What future for the Eastern Partnership?

Velina Tchakarova: What future for the Eastern Partnership? More than a partnership, less than a membership, AIES Fokus 5/2015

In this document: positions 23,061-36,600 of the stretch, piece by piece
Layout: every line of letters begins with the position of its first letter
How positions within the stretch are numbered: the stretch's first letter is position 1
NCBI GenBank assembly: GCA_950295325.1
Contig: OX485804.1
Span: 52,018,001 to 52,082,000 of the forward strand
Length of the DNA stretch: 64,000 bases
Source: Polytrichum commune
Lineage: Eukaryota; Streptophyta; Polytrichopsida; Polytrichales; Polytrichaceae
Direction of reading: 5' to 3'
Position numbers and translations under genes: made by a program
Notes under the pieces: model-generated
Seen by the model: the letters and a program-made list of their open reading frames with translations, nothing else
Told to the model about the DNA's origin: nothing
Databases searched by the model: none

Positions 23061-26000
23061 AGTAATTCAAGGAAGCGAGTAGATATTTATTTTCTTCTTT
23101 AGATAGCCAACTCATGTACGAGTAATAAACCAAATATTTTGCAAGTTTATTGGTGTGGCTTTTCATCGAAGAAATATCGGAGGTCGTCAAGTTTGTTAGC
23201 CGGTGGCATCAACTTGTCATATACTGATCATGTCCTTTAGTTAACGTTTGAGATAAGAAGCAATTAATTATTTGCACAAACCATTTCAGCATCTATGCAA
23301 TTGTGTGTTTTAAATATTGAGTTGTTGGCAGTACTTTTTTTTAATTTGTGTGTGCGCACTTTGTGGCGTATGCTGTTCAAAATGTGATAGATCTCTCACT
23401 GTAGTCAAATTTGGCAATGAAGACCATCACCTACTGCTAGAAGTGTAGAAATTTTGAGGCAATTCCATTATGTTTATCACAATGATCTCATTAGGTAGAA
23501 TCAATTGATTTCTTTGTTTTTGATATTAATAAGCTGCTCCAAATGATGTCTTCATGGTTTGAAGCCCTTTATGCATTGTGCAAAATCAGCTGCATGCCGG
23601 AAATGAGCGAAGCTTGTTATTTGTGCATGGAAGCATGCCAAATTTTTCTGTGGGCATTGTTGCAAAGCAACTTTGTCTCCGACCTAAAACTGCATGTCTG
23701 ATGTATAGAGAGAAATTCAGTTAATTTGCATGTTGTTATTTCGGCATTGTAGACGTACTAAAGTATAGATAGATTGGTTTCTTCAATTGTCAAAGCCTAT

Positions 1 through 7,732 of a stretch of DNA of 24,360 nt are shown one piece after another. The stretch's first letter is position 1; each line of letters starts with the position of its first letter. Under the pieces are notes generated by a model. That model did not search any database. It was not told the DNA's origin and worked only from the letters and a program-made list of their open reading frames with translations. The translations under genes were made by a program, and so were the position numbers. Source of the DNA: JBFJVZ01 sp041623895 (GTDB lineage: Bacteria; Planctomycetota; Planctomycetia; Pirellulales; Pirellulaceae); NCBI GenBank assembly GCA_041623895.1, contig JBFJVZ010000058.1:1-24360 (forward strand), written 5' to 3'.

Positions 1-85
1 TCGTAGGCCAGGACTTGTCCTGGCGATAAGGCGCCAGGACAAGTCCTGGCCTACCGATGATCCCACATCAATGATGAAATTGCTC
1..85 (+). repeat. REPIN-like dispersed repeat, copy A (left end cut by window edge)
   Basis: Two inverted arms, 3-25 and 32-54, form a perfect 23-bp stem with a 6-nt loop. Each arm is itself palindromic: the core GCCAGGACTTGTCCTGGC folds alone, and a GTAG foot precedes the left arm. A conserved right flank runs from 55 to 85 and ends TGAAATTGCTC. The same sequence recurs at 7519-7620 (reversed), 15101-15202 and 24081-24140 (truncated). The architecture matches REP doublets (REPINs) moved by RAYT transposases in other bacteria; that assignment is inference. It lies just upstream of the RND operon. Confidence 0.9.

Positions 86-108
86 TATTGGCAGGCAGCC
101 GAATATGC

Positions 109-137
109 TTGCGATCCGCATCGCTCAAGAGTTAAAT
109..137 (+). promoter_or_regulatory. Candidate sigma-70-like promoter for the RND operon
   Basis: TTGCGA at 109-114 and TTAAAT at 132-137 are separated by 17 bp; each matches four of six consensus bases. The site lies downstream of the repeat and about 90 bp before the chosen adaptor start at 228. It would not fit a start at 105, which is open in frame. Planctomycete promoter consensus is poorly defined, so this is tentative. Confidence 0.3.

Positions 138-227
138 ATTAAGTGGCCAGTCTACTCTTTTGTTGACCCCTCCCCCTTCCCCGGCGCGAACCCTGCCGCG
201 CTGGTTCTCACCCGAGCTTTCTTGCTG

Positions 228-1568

Following the Vilnius summit of the Eastern Partnership (EaP) in 2013, which eventually triggered the Maidan protests in Ukraine, much happened in the next two years. Meanwhile, Ukraine was experiencing the hardest period of its recent history after losing Crimea to Russia, facing a military conflict in Eastern Ukraine (with more than 9000 civilian and military casualties and over 1.3 million internally displaced persons), coupled with a threatening economic collapse and a possible default. Georgia and Moldova, on their part, signed the Association Agreements and the Deep and Comprehensive Free Trade Area with the European Union, whereas Armenia decided to join the Eurasian Economic Union (EAEU). Azerbaijan was the only country within the Eastern Partnership (EaP) initiative, which decided to remain rather neutral towards the integration incentives from the East and the West, while elevating its gas supplying role through the Southern Gas Corridor project. In the first half of 2015, the security situation in Eastern Europe, especially with regard to the Ukrainian crisis, partially stabilized, even though the military conflict was only temporary halted through the negotiated cease-fire in Minsk. The Minsk 2 agreement was signed in February 2015 and introduced a de-escalation as well as a preliminary establishment of a fragile peace.

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